The Infinite Jukebox: Manfred Mann’s ‘Pretty Flamingo’


Back in the Sixties, not every pop band of the era had a Number One hit. The Who never managed it, whilst entirely undeservedly, Dave Dee, Dozy, Beaky, Mick and Tich did, even if it was only for one week. The Small Faces and The Animals had one each whilst The Kinks managed three. So too did Manfred Mann, who were one of only a very small handful of bands in this category who had Number 1 hits with different lead singers, two with Paul Jones and one with his replacement, Mike d’Abo.
Originally, the Manfreds – who had had no success until changing their name to adopt that of their leader and keyboard player, South African born Manfred Mann (obviously) – came out of the blues scene, and Paul Jones in particular loved the blues, whilst Mann and drummer Mike Hugg leaned towards jazz. Their early successes adapted their inclinations to a strong pop orientation, giving them an early Number 1 with ‘Doo Wah Diddy’, surrounded by some solid top ten successes.
In contrast, Mike d’Abo’s era was more straight pop, his voice less powerful than Jones, although his Number 1, ‘Mighty Quinn’, was another cover of a Dylan song, the third the band had taken into the top 10.
My favourite of the three was always the middle one, Paul Jones’ other performance, on ‘Pretty Flamingo’. This is the most pop of the three singles, as well as the strongest actual performance. It’s a very New York kind of sound, an impression instigated by the Americanisation of the lyrics, particularly the opening like ‘On our block.’
The Flamingo of the title is a girl. On our block, all of the guys call her Flamingo, Cause her hair glows like the sun, and her eyes can light the skies. Jones continues the theme, praising her form and the effect she has on everyone. When she walks she moves so fine, like a flamingo, Crimson dress that clings so tight, she’s out of reach and out of sight. In short, the girl’s a vision.
And even though she’s there on the streets, where the guys live and work and play, she’s also a distant vision, an untouchable girl who rises so high above them, from among them. She’s an idol, a dream, a being elevated among them all. When she walks by she brightens up the neighbourhood. Oh every guy would make her his if he just could. If she just would.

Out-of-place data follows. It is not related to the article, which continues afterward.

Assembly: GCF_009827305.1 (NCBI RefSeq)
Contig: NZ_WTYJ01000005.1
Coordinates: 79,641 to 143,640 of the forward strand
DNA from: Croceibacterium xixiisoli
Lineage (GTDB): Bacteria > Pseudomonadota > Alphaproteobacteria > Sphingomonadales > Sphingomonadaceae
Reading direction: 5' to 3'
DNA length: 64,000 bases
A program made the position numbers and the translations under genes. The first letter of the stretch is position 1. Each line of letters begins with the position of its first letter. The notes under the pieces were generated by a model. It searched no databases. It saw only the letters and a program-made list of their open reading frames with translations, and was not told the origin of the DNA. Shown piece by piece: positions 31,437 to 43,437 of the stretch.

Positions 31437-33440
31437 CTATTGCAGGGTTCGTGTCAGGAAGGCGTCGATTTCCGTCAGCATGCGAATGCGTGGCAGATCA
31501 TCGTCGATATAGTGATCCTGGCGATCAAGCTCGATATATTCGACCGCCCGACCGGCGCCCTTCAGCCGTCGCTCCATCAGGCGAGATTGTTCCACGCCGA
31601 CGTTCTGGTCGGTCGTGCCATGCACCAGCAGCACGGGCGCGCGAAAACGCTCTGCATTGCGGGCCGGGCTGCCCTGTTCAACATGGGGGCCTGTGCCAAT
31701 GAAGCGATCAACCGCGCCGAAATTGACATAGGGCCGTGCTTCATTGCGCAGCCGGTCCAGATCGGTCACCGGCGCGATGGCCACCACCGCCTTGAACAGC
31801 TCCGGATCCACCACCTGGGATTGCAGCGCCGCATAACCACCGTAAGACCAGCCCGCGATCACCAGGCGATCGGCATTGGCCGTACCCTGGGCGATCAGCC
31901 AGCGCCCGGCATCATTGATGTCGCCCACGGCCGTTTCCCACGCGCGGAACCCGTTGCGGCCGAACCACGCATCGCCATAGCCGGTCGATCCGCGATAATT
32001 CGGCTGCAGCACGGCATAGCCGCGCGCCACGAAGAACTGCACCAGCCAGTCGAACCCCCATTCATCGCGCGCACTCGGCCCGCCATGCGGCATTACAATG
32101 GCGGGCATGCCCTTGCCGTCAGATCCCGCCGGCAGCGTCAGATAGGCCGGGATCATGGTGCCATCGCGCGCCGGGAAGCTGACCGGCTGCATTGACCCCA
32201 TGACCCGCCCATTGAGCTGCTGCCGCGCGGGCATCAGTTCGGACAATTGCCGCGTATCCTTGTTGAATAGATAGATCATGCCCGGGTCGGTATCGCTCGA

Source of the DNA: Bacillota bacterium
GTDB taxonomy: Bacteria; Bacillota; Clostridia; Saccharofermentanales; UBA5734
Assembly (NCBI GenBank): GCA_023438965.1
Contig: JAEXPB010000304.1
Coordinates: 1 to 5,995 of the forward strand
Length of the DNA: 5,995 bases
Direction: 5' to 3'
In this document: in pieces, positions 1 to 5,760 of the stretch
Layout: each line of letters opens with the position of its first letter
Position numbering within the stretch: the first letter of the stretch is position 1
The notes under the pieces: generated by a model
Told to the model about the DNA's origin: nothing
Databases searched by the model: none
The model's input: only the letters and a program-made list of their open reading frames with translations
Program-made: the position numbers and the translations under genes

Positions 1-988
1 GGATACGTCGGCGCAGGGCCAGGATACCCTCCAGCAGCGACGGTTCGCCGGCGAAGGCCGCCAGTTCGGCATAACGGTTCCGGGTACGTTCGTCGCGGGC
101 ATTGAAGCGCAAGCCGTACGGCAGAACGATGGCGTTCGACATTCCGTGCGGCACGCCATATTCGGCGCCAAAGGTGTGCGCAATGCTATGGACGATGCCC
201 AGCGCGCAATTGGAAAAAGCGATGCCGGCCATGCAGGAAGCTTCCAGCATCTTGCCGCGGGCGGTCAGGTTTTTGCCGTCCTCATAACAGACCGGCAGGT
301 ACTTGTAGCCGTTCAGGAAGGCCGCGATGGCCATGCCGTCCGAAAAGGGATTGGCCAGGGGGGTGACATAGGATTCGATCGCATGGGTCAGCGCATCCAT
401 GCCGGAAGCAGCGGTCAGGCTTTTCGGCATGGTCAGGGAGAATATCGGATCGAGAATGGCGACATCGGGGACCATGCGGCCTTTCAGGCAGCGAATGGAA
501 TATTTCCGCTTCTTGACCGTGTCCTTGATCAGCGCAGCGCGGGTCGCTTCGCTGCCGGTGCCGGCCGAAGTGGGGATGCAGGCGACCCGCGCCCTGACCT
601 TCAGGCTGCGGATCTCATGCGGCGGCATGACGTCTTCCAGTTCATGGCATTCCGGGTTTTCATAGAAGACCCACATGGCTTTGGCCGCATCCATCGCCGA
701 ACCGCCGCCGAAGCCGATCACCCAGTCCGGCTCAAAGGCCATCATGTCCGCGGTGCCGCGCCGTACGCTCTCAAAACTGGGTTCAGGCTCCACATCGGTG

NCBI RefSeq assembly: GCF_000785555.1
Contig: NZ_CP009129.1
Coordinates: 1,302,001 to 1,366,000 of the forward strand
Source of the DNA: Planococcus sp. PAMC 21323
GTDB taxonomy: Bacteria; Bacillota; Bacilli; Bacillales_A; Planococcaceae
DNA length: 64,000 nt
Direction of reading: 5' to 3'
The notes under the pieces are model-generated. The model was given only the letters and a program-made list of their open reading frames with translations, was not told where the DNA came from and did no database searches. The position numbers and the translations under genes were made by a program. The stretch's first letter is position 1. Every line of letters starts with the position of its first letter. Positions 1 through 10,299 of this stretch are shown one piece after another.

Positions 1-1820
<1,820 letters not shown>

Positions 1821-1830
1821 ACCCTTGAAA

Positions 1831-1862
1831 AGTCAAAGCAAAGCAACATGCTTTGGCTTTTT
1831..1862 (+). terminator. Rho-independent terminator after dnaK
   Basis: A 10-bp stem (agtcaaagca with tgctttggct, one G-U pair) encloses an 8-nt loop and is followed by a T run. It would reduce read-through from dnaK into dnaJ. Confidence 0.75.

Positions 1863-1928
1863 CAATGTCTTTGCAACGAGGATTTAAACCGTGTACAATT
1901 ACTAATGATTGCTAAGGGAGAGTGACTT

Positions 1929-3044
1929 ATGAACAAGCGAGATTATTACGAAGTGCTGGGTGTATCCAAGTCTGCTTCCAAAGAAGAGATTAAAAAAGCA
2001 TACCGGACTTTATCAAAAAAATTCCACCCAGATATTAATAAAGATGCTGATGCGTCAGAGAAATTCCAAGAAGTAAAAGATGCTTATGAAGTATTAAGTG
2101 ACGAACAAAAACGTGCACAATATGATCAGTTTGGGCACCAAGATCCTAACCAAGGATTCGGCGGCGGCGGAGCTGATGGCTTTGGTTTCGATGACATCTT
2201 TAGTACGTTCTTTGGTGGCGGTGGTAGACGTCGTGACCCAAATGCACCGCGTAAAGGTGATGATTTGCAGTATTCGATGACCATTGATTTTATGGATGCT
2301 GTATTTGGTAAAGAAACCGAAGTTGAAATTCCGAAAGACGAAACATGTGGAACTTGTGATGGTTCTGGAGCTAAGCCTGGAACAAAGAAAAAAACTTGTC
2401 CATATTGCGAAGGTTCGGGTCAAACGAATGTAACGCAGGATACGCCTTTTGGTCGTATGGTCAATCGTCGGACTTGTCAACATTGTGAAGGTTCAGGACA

And Jones has a dream, that some sweet day I’ll make her mine, pretty flamingo, then every guy will envy me, cause paradise is where I’ll be.
Does this vision of loveliness, this bird of Paradise have a name? Undoubtedly, but we never learn it. If she’s the Brooklyn girl the sounds tells us to expect, she could be a Verna. But to Paul Jones she is Flamingo, arousing in him images of the long-legged bird and the colourful clothes and hair, not by depersonalisation down to just her outer appearance but because she is a stranger to him now. He doesn’t use her name because he doesn’t know it, but when he finds it out…
All of this comes out in an inexhaustible spiel, whilst the band, whose sound is reliant on Mike Vickers’ hard, rhythmic strumming, maintains a solid, palpable sound behind Jones’s voice, even as his words are the sound we take in. There’s an instrumental break in which the melody is taken up by Vickers on flute.
The song moves into the abstract with some perfectly pitched ‘sha la las’ and the repetition of that visionary nickname, until Jones repeats his desire-verse about how all the guys want her to be their own, and his ambition, some sweet day, to make them all envious of him by doing so.
That makes the whole thing sound a bit like trophy-hunting, where winning the prize against other contenders is more important than the prize herself. Certainly, nowhere does the song give any suggestion of who the girl is, underneath her bird-of-paradise exterior, or that any of the men bedazzled by her care.
But that’s the thing about visions. We don’t want them to be real, we just want to gaze at them in awe and dream of holding them, as opposed to actually doing so. Sometimes, when visions become real, flamingos cease to be so colourful and so elegant, and we find they cannot fly off, silhouetted against setting suns that wash them with light.
And of course, when they turn out to be as beautiful within as without…

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